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Last night we drove the minivan up to St. Albans to see the Christmas lights. It’s a small, sweet little display and it’s been a family tradition since the boys were small. Jeff always packs them a cooler with a special drink—rootbeer for Teddy, grape soda for Jeffrey—and we all pile in (even the dog—this is Bonnie’s first Christmas, after all), play the Christmas music, and breathe deep the season. When they were tinies, I would get them all scrubbed up before we left, put them in fuzzy footie pajamas, and watch them fall asleep on the way home. So much excitement for two little boys. I’ve been a bit sentimental about these traditions this year, trying not to think, “This is the last time …” since Teddy will be going away to school next year. The treasure is in the little things.

Last night, it was important for me to drive because last year, on this same trip, with me behind the wheel, we had an accident on the way home. No one was hurt but it was scary and I’ve been going over it and over it in my mind ever since. But that’s a story for another time. The point of this story is that because I drove, Jeff was in charge of music. He turned on the Contemporary Christian Christmas station of Pandora.

And I was bored to tears.

I don’t know. Maybe I’m too particular. Music is very important in our family. We build conversations and relationships around it. Both of my boys play in the praise band on Sunday morning and Jeff leads. Little Jeffrey is in Marching Band and Indoor Drumline at the high school. When I cook dinner in the evening I’m playing Ellie Holcomb or Christa Wells or Mat Kearney or some music that feeds my soul and takes me out of the stress of the day into a new and beautiful place.

I wonder if it’s the same for you? And have you been bored with the same old ho-hum Christmas albums? All this to say, let’s share some of our favorite Christmas music, shall we? I’ll go first, and then, you. Please tell me in the comments about your favorite, favorite Christmas albums. I really want to know.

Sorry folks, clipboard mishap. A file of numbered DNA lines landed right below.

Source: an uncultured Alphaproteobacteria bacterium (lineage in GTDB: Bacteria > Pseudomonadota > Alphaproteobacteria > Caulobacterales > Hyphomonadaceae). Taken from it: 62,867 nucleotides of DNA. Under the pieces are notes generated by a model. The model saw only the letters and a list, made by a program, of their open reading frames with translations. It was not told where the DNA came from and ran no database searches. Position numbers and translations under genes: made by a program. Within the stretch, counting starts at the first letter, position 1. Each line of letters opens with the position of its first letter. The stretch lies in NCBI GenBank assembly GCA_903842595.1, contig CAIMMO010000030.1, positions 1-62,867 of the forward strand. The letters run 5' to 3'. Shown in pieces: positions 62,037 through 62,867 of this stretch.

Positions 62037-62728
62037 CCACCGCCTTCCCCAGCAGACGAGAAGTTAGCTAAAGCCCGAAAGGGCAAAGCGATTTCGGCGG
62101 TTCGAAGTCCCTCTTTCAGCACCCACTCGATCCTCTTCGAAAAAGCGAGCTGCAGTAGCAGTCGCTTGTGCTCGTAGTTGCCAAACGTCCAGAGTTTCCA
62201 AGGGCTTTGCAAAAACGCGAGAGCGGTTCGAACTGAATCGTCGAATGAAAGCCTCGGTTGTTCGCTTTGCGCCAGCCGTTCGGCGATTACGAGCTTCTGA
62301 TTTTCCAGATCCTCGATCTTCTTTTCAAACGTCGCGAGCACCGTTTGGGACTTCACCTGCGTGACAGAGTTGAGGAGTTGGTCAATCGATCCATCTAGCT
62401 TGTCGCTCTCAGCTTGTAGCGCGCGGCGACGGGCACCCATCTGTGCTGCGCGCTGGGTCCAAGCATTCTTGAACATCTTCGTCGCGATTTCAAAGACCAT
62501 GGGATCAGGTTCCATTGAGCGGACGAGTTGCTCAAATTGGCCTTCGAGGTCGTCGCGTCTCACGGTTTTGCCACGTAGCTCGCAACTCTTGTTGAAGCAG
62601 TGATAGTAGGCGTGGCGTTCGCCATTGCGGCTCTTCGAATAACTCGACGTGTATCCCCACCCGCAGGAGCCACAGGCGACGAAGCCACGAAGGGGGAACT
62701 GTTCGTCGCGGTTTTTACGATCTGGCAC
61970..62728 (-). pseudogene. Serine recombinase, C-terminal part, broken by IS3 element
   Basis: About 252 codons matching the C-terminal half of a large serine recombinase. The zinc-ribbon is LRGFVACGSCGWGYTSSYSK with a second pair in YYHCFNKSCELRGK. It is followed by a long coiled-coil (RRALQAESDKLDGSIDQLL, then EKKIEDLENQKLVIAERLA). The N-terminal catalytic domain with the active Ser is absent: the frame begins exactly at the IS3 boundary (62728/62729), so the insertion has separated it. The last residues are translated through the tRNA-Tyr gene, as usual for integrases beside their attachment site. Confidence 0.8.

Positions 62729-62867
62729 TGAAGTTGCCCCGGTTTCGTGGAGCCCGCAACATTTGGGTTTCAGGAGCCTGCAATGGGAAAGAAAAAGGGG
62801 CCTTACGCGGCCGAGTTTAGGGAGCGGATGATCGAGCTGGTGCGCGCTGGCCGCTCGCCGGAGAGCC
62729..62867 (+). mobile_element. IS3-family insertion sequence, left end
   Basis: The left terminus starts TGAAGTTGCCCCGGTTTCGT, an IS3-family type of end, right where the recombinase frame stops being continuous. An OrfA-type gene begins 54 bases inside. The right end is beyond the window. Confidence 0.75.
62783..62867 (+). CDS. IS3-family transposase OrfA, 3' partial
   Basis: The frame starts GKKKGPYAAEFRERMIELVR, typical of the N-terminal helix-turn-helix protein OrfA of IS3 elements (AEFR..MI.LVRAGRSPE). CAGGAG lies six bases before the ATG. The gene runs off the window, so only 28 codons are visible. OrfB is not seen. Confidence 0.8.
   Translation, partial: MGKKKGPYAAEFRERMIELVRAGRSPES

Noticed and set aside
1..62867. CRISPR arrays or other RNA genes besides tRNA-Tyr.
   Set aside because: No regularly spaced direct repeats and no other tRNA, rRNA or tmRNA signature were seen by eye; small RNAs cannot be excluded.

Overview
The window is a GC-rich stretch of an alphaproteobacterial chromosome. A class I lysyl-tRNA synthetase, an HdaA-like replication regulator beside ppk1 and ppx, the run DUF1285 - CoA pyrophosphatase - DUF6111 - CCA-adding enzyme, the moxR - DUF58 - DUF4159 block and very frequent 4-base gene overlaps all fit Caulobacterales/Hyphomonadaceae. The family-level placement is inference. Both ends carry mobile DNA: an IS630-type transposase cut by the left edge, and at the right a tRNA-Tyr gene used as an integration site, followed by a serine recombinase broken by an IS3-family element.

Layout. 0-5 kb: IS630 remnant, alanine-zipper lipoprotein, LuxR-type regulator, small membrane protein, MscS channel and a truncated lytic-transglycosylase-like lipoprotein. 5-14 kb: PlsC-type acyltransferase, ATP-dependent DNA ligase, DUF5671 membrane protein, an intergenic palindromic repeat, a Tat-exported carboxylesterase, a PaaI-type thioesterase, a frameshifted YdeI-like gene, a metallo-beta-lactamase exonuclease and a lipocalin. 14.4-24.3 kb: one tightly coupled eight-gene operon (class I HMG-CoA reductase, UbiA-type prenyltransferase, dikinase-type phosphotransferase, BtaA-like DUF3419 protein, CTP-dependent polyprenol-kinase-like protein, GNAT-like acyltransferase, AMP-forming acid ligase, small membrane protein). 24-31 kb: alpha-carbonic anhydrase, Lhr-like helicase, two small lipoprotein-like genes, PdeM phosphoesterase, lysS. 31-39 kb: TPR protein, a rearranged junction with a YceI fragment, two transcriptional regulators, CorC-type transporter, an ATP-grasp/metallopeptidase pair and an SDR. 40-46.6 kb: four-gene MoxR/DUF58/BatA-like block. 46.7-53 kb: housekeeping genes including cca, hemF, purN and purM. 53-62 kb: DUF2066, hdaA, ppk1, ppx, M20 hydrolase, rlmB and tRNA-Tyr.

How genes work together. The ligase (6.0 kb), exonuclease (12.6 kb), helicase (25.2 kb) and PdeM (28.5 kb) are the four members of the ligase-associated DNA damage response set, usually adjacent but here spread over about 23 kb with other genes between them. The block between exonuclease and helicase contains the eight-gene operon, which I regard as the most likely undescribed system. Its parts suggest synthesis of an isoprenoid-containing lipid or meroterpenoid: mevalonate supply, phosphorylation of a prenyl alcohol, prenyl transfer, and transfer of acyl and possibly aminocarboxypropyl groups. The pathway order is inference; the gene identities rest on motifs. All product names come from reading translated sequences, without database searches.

Here are some of mine, in no particular order.

  1. Brian Setzer’s Boogie Woogie Christmas. Yes. This is just fun. We have the dvd version of his Christmas Extravaganza, and we watch it every year. It’s a great way to get in the holiday spirit.
  2. Bing Crosby’s White Christmas. Classic. I swoon for Bing. I also love watching The Holiday Inn this time of year. What can I say? I’m a hopeless romantic.
  3. A Jolly Christmas with Frank Sinatra. Nothing smoother than Frank’s voice on this album.
  4. Johnny Cash’s Christmas with Johnny Cash. I grew up with Johnny Cash playing on the radio. I’m crazy about all things Johnny. This album is no exception.
  5. Louis Armstrong’s What a Wonderful Christmas. We used to play this a lot when the boys were small. They loved his “Zat You Santa Claus?” It made them erupt in fits of giggles. Ah, happy memory.
  6. A Charlie Brown Christmas. Of course.
  7. Sixpence None the Richer’s The Dawn of Grace. I just love Leigh Nash’s voice.
  8. Sarah McLachlan’s Wintersong. This album is so clean and lovely. Sarah’s voice is perfect.
  9. Casting Crown’s Peace on Earth. So many good songs on this one.
  10. Yo-Yo Ma’s Songs of Joy and Peace. Yes. Just to be different. The great artist has several guests performing with him, including James Taylor and Chris Thile.
  11. Over the Rhine’s Snow Angels and Blood Oranges in the Snow. Discovered this wonderful husband and wife team at Laity Lodge a few years ago and have been a fan ever since. Karen’s voice is butter.
  12. James Taylor At Christmas. I love James. This album makes me happy.
  13. Third Day’s Christmas Offerings. A very special album to us for the ways it weaves into our own story. This was released the Christmas after Jeff was saved and for that reason the songs will always be near to my heart.
  14. Chris Tomlin’s Glory in the Highest. A great album altogether but I mainly listen to hear Audrey Assad sing “Winter Snow.” I never get tired of that beautiful song.

Ok. So there are a few of my favorites. I’m sure I’ll think of more as soon as I publish this post. How about you? Will you share with me?